RDM Management Group
Wrong Way Richard
All through my high school days I played on the local basketball team called the Poplar Bluff Mules. I wasn’t a star player, nor a starter of the top five players, but I loved the sport. My shooting ability needed a little work, but I was good at applying defense. I could jump with the best of them, and I was quick on the court.
During one of our home games I was riding the pine as usual, glaring at the coach with optimism, hoping he would put me in the game. Several minutes went by when finally coach looked my way and said “Marks check-in, and relieve one of your teammates and apply that pressure defense.”
The coach called timeout, and we huddled up as a team, discussing strategy and execution. We placed our hands on top of one another, raised them high, and shouted, “GO team,” and went to our assigned positions. Excitement could not describe my feelings. We were on our home turf, I had friends and family in the stands, and the game was being broadcast live on the radio. This was my chance to be a part of something special, and a contributing factor for my team members!
My teammate was responsible for taking out the ball and passing it to me. My job was to take the ball down court and begin to activate the play or something like that. What happened next was somewhat of a blur. When my teammate tossed me the ball, I immediately began dribbling down the court as fast as possible. No one was at the opposing basket. This was my chance to score! Suddenly, I heard a faint voice from my teammate: “Richard what are you doing”? As I began to get closer to the basket and position myself for a dunk, hoping to drive the crowd wild, I realized I was at the opposing team’s basket. I somehow gathered my senses, and purposely missed the shot.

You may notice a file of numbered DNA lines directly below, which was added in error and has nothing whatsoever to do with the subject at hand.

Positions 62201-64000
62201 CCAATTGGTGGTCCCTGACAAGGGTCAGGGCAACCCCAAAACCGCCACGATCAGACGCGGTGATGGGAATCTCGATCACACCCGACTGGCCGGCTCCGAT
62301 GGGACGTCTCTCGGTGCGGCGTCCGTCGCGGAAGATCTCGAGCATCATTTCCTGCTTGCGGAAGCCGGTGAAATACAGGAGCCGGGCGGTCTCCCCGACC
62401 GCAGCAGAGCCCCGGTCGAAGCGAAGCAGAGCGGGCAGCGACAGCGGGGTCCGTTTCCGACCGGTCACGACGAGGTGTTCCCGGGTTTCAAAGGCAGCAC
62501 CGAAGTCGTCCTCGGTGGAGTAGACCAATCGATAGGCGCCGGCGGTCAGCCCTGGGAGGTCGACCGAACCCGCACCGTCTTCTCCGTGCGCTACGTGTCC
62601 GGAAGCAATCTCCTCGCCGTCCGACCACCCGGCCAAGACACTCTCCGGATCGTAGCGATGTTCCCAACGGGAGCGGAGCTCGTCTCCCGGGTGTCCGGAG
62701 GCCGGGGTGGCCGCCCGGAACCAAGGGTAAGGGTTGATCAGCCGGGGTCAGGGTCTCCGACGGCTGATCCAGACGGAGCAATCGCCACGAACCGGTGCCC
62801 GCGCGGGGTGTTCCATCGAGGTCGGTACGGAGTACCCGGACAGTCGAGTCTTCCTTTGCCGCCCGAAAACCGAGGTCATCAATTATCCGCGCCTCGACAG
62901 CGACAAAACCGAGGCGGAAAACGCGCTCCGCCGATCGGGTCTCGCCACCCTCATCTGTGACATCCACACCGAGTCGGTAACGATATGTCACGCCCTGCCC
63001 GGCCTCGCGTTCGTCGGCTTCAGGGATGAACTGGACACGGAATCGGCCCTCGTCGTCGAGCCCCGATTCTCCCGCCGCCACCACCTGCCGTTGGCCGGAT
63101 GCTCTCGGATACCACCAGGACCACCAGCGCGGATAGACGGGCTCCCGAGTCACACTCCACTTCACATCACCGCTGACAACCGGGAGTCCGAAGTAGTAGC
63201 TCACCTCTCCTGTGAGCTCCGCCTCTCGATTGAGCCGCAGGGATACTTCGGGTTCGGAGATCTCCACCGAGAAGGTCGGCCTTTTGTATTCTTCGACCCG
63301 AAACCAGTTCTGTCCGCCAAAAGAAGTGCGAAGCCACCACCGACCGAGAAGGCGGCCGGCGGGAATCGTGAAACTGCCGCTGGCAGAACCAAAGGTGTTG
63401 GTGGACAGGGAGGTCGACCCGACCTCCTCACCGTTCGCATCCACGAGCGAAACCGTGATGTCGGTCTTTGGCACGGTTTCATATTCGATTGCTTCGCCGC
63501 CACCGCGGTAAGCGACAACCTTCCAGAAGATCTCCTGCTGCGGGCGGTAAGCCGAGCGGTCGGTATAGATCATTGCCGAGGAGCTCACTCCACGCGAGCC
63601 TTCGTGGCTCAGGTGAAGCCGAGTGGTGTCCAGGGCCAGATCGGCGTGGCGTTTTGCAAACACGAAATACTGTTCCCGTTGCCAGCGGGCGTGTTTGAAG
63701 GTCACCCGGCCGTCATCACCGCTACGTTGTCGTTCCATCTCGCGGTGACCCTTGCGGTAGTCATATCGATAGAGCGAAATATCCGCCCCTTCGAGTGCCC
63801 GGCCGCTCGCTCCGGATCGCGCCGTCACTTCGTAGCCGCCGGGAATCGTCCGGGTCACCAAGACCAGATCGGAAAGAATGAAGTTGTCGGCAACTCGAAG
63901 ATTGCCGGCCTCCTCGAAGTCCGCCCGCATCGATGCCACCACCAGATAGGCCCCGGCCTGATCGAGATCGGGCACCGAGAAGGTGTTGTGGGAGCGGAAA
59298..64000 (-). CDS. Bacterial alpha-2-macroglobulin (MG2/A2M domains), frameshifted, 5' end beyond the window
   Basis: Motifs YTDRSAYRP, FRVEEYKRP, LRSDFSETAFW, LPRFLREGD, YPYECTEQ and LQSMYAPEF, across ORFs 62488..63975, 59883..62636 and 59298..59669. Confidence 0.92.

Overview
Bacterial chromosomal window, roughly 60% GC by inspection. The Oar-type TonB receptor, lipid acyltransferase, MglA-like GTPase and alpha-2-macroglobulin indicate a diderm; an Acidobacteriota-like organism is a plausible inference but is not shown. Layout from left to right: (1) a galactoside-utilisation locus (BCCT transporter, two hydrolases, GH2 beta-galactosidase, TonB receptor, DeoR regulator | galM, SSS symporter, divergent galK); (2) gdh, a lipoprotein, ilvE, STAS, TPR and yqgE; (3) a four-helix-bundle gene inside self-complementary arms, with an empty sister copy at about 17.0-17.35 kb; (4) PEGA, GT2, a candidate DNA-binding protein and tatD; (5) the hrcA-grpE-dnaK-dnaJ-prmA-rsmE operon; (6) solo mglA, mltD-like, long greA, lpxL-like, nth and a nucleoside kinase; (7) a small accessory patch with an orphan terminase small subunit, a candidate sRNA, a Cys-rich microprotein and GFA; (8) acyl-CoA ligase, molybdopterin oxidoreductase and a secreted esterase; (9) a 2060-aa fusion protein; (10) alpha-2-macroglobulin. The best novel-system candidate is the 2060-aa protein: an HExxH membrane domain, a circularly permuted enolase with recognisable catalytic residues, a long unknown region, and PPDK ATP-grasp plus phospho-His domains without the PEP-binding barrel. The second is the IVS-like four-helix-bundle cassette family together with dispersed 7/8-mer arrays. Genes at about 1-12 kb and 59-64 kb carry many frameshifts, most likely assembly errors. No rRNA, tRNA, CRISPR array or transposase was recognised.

Before “WTH” was popular, I was thinking it.
Well, you can imagine the hometown crowd was in shock. They began to laugh, my teammate came over to me and ask me what was I doing, the buzzer rang, the coach placed me back on “The Bench,” and I was briefly humiliated!
My recovery from the teasing and the comments from live radio broadcasting was almost immediate. I realized I had made a horrible mistake for the right reasons. I simply wanted to help my team achieve success.
I share this story with you because all of us have experienced public or private embarrassment. It’s all part of life. The question is how do you move past it?
Are you stagnant in your career or personal life? Have you allowed people or situations hold you back because of a mistake or a bad decision you’ve made? If so, I would like to encourage each of you to forgive yourself and move beyond the pain. Life gives us second chances and then some. Move beyond your current displacement, press towards the mark of excellence within you, and achieve your goals without looking back.
Celebrate life failures; they lead to success. Expect great things to happen!
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P.O. Box 28928 | San Diego CA, 92198